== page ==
This is mainly for those who are new to the game or even those who play snooker leisurely but need some reinforcement of what fundamentals they should incorporate into their potting technique. This will include tips from all over as well as some insight provided by professional players.
• Identify the line of the shot (potting angle) and walk into the shot
This is one of Ronnie O’Sullivan’s top tips which can be found on YouTube where once you have assessed the shot you want to make – take a couple steps back and walk into the shot. This makes it easier to get your feet and body into a stable position where you can focus on your bridge and cuing
• Go for accuracy and not power
I would avoid going for the Judd Trump-esque kinds of shots; particularly when starting out. If you try to hit the cue ball too hard, you’ll often cue across the white and miss your pot by a long way. Instead, focus on delivering a solid cue action using the further tips below and work on getting your pots closer to the pocket. You’ll be amazed at what a difference it can make. Once you’ve got the hang of that then by all means, scroll that power bar right up!
The following tips mainly apply to when your hand is on the table and about to take the shot. Getting these things in your cue action right (as early as possible) will have a huge impact on your potting success. So let’s see what we should keep an eye on.
• Maintain a stable bridge
The bridge refers to the position your opposing hand takes that your cue rests on. There are a few common positions that players use and there is no wrong position when it comes to this. The main staple is using a bridge position that allows you to comfortably deliver the cue in a straight line as consistently as possible
• Deliver your cuing arm as straight as possible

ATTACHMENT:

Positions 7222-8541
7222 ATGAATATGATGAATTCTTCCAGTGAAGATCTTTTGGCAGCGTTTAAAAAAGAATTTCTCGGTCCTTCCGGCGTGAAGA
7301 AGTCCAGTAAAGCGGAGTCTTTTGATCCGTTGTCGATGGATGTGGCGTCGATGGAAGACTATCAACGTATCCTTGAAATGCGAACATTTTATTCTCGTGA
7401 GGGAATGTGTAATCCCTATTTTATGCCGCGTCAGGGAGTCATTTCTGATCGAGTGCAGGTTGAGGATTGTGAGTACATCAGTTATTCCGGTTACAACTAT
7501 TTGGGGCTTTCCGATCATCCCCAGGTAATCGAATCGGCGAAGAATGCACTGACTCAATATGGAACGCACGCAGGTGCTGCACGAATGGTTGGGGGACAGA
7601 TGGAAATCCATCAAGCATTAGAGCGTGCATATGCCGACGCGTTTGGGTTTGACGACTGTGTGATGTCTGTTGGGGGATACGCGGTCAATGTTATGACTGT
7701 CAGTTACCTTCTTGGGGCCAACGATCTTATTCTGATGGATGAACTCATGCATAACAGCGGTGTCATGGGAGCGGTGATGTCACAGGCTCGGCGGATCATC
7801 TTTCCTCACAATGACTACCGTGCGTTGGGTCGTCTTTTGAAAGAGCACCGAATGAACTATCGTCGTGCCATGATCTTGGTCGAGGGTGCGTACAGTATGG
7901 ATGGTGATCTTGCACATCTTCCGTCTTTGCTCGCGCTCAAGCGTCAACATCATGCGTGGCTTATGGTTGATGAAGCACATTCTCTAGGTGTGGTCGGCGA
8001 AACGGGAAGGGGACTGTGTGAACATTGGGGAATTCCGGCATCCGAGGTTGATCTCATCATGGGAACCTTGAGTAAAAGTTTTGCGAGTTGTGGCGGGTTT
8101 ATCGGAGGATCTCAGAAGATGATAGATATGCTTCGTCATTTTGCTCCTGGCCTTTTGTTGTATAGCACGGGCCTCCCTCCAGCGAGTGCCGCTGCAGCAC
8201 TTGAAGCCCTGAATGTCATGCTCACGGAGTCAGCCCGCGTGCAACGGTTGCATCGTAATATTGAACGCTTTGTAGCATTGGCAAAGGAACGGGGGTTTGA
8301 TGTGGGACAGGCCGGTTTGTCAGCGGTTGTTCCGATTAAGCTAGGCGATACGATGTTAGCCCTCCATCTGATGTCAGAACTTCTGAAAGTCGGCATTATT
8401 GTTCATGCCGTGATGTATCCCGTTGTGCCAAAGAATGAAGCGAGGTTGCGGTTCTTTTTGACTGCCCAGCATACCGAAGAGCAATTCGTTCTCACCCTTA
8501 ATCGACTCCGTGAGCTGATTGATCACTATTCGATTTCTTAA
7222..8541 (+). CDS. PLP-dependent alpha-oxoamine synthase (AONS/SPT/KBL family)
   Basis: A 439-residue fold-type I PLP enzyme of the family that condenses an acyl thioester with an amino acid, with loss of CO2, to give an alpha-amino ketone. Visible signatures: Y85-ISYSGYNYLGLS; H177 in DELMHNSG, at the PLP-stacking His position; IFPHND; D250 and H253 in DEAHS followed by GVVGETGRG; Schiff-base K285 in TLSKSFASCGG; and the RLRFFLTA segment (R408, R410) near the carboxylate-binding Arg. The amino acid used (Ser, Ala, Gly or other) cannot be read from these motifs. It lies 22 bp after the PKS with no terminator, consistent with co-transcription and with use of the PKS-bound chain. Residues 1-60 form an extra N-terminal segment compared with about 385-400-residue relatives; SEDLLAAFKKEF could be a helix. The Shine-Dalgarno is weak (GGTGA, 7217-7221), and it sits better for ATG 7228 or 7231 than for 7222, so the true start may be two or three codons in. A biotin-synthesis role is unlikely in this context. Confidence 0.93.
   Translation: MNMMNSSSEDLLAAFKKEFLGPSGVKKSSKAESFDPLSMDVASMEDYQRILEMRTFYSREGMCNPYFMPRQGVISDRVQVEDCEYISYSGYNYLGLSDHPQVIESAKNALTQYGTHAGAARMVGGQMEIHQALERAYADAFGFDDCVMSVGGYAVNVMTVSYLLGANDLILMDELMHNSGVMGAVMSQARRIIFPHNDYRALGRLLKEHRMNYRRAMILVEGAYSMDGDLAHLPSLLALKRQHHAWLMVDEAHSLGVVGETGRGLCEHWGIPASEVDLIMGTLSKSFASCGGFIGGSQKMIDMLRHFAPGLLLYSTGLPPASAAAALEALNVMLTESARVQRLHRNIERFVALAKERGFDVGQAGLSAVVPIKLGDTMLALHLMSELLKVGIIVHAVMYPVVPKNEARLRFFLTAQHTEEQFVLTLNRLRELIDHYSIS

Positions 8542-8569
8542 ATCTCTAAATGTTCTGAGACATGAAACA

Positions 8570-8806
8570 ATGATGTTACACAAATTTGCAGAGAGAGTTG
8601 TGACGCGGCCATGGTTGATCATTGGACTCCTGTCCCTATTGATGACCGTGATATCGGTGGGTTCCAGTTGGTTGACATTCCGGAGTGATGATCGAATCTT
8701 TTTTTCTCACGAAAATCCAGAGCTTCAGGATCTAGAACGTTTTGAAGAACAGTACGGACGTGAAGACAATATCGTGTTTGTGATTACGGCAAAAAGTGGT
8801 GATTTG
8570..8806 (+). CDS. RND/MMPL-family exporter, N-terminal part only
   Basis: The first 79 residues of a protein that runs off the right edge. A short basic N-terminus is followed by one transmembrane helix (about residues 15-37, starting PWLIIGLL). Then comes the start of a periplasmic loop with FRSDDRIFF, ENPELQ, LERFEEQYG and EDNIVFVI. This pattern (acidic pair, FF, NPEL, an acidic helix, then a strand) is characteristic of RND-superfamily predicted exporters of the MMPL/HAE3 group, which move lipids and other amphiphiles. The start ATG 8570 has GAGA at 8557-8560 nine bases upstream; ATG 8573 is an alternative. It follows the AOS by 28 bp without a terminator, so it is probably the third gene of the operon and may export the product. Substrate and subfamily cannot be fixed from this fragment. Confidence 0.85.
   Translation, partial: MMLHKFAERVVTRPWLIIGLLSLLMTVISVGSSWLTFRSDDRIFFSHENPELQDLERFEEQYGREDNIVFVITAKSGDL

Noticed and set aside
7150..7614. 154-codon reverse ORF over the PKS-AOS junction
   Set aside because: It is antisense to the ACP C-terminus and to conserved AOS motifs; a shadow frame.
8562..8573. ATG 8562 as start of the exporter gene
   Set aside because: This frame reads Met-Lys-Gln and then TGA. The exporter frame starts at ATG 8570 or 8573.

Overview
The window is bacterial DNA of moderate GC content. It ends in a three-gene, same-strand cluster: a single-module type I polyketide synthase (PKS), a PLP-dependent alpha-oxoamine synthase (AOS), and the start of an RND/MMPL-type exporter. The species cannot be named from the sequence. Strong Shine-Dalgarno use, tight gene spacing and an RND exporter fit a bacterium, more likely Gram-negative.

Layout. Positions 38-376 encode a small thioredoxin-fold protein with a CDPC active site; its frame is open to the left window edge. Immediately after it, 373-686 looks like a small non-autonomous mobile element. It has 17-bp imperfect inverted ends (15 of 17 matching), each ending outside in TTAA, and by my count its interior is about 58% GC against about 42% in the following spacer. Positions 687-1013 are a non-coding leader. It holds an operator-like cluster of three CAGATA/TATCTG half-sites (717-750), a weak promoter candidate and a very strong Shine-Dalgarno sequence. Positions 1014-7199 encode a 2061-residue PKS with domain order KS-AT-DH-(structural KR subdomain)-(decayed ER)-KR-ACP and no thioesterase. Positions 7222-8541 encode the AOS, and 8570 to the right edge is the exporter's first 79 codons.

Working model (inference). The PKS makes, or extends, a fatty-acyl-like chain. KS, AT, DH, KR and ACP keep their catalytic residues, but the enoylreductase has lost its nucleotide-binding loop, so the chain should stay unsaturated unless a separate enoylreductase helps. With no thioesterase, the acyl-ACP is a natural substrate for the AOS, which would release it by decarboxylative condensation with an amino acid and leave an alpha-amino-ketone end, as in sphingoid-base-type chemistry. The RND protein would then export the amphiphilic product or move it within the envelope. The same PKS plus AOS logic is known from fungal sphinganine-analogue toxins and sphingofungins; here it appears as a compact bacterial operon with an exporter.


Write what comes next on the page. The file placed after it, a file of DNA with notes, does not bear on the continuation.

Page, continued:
One of the main reasons you are probably missing pots and don’t know the reason for this is because you are not actually hitting the cue ball where you are intending. This occurs when you cue across the white ball and do not hit it directly in the centre (or where you were planning to) which in turns affects the outcome of the shot
Something Steve Davis used to do before practicing is just stroke the cue ball up and down the table. And he would make sure the cue ball would return to him in a straight line. When he was able to do this, he knew that he was delivering his cue arm as straight as possible. You can practice this using the baulk line to ensure you are not putting unintentional side when you strike the cue ball.
• Keep still
Keeping your head, bridge and body as still as possible will reduce the chance of an improper cue action. Steve Davis is the perfect example of a player to watch when it comes to technique. Even once he played the shot he would keep his head down and still until the ball went into the pocket.
• Try to maintain a consistent pre-shot routine
When playing a shot, you tend to feather the ball a few times before you take the shot to ensure you are striking the cue ball where you want to and in a straight action. This is similar to how golfers like Shaun Murphy attempt practice swings before their actual shot. If you watch Mark Selby, he has the same pre-shot routine for every shot where he lines the cue up and takes two large backswings before he takes his shot. He does this for every shot whether going for a pot or a safety and this is why his safety play is so high-tier.
The difficult thing about snooker and making a pot is remembering to implement all of these tips into every single shot. Due to the lengthy nature of snooker, it can become very easy to forget these fundamentals and just hit the cue ball out of frustration, especially after not potting a ball in a long while. But, as with everything, the more you keep practising, the more second-nature these techniques will become.
• Have fun!
No explanation necessary
There are definitely a lot more things that you can do to improve your game but this was mainly for those (including myself) who have difficulty even when it comes to potting a single ball in snooker. There’s a lot of advice out there on the internet and YouTube (I recommend Barry Stark’s videos) in which you can pick up little things that you can take into your next session. Hopefully you were able to pick up some things here!
Snooker is a difficult game; but don’t knock it until you’ve given it a solid attempt. You’ll find yourself having a fun time even if you miss most of your shots. I wouldn’t go into this game expecting to be able to pot everything just by emulating what you see on TV. But the great thing about snooker is that there’s always room for improvement; even at the highest level. Technically speaking, no one is the perfect snooker player. But snooker is a game with a steep learning curve where players (professional and casual) can elevate to new heights with even the minutest of changes.